We jumped in to the first camping trip with both feet. At 20 miles in with an elevation gain of about 3,000 feet, our hike in the mountains of Harriman State Park was challenging. There were two main advantages that caused us to choose this trail. The first was that both the beginning and end were transit accessible, which made planning much easier. The second was that our route followed a portion of the famed Appalachian Trail (aka the AT). The AT stretches 2,200 miles from Georgia to Maine, meaning we we’re only tackling less than 1% of it. And given that it took me a month to walk the 500 miles of the Camino, I’m awestruck by this megatrail.

White AT blaze (photo source: Two Knobby Tires)

White AT blaze (photo source: Two Knobby Tires)

Trail blaze translation (source: Wikipedia)

Trail blaze translation (source: Wikipedia)

As we began the trail, we spotted one of the telltale signs of the AT – the white blaze. Just as the Camino has its yellow arrow, the AT uses patterns of white rectangles painted on trees to let you know that you are indeed on the right path.

Nathan in the Lemon Squeezer

Nathan in the Lemon Squeezer

Orange salamanders littered the trail

Orange salamanders littered the trail

A couple hours in, we found ourselves between a rock and a hard place, literally. The Lemon Squeezer is a tight squeeze for anyone and with a backpack I barely made it through! As we continued on, we marveled at the technicolor vividness of green wilderness around us. Everything glowed, especially the neon orange salamanders. The beauty of it all and the excitement to finally be backpacking again helped give us strength in our battle against the gnats and mosquito which enjoy buzzing in our ears every step of the way.

Vivid green landscape

Vivid green flora

Our campsite

Our campsite

Along our walk we encountered a few intrepid through hikers, or people walking the trail all in one go. They were light on their feet and walked with purpose. They had commandeered the stone shelters built at intervals along the AT since many did not carry tents. While all hikers are technically supposed to stay in or near the shelter, it was far too crowded for our taste. So we pushed on and found ourselves a beautiful little clearing in a nearby valley to set up camp. After setting up our tent, I collapsed inside for a quick nap. As I gazed out the window, I could see the golden light streaming through the incredibly bright green leaves. It was beautiful. Finally, we decided to start dinner. Little did we realize that green clouds were rolling in overhead and within minutes the heavens had opened and the rain began. Not just rain, though, a veritable downpour. We dove into the tent soaking wet and managed to finish our meal inside.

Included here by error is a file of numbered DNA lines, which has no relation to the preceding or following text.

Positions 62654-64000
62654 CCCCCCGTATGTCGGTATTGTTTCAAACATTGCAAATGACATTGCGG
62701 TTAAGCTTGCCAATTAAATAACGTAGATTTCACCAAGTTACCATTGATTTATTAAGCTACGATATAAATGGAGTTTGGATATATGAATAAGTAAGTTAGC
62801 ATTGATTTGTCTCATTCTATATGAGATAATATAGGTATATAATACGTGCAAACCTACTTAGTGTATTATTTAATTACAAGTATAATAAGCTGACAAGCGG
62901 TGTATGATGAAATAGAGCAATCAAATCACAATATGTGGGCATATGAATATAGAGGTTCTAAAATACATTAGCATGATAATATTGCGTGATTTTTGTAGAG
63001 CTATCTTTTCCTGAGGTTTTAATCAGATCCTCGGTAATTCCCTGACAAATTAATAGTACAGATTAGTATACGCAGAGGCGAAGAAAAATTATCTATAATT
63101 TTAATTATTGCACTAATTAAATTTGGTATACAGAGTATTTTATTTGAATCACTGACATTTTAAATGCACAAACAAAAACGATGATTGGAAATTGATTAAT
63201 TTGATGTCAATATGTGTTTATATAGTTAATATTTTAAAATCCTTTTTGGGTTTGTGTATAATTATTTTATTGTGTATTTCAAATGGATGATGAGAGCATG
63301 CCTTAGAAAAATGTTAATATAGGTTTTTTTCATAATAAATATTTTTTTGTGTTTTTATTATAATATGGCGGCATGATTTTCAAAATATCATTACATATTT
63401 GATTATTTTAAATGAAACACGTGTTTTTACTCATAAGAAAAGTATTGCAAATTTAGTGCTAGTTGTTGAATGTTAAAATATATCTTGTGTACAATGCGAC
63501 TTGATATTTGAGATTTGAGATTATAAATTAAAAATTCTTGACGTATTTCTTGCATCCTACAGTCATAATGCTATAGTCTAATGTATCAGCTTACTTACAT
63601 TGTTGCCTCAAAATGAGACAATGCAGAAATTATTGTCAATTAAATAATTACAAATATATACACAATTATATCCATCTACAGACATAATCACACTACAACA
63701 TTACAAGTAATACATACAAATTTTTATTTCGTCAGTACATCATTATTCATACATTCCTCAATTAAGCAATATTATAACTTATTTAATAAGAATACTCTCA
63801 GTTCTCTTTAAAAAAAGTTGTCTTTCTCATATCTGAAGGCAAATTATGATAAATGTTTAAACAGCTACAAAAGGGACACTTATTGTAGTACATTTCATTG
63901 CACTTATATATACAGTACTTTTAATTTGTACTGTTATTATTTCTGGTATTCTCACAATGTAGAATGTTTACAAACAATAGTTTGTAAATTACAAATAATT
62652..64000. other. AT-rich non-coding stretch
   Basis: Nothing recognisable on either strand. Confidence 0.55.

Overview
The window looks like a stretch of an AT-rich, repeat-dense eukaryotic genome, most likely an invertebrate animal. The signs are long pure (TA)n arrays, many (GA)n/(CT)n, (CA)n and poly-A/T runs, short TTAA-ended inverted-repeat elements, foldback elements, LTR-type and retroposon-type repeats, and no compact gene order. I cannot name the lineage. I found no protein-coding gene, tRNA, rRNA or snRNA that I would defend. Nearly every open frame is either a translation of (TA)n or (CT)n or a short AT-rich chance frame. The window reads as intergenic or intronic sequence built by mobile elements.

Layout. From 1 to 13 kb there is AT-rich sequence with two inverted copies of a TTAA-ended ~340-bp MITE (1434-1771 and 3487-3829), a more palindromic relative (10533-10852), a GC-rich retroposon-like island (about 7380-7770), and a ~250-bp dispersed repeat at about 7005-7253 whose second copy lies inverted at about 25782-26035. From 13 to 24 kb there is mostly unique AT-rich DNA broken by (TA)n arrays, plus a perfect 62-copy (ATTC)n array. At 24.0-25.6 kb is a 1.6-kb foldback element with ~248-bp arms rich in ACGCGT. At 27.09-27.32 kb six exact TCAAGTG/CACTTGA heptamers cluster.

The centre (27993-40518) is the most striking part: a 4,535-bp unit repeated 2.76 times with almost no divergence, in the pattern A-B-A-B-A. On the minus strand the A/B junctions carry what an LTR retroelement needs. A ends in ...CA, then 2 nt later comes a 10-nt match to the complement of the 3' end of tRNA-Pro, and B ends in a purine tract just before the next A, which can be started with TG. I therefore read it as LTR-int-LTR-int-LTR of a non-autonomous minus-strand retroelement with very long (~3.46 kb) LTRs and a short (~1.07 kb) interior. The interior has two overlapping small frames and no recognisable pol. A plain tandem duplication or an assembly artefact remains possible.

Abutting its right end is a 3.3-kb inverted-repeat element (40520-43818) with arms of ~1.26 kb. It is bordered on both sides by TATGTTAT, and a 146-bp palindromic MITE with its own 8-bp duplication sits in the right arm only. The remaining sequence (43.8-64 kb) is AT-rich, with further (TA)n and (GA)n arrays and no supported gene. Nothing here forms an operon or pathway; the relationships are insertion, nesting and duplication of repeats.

View from top

View from top

Bear Mountain views

Bear Mountain views

Bear Mountain from Lake Hessian

Bear Mountain from Lake Hessian

We woke to a sunny day and we trudged up and down the mountains to our destination, the Hudson River. As we came closer to the summit of Bear Mountain, the trail takes on a new atmosphere. Bear Mountain is a popular destination for day hikers from the nearby inn and picnic area. Most of the people we encountered in this area were ill equipped for such a hike – some were even in flip flops. But I admired the perseverance of those who made it to the summit. We descended the mountainside and were jolted by the loud music and huge crowds surrounding the inn and Hessian Lake. The people were incredibly diverse – Arabic-speaking groups gathering around aromatic baked chicken and rice, Latinos blasting salsa music, Asian families bbqing. We grabbed a mint chip milkshake and I lost myself in its sweet creaminess. Basically anything you eat after a big hike tastes amazing and this was no exception.

Bears are necessary at the Bear Mountain Zoo

Bears are necessary at the Bear Mountain Zoo

Hudson River from Bear Mountain Bridge

Hudson River from Bear Mountain Bridge

And yet, we weren’t quite done. There were a couple more miles to hike, past a zoo and historic buildings. Since it is along the Hudson River, this area once held strategic forts to protect such an economically important waterway. Finally, we made it to a dusty little train station by the river and were on our way home, grateful to know that an escape to nature could be so close the NYC.

Manhattan-henge (by Carmen)

Empire State Building + Manhattan-henge!

Empire State Building + Manhattan-henge!

Twice a year thousands of people collect on the main east-west arterials of New York City to worship the sun. Or at least take a million pictures of the sun as it sets exactly aligned with the city’s street grid. The event known as Manhattan-henge occurs approximately 25 days before and after the summer solstice. Nathan and I were one of the revelers on a spontaneous Friday night out in our adopted city.  This year, Manhattan-henge fell on July 11, which, happened to be a Friday!

Astor Wine & Spirits - our local booze source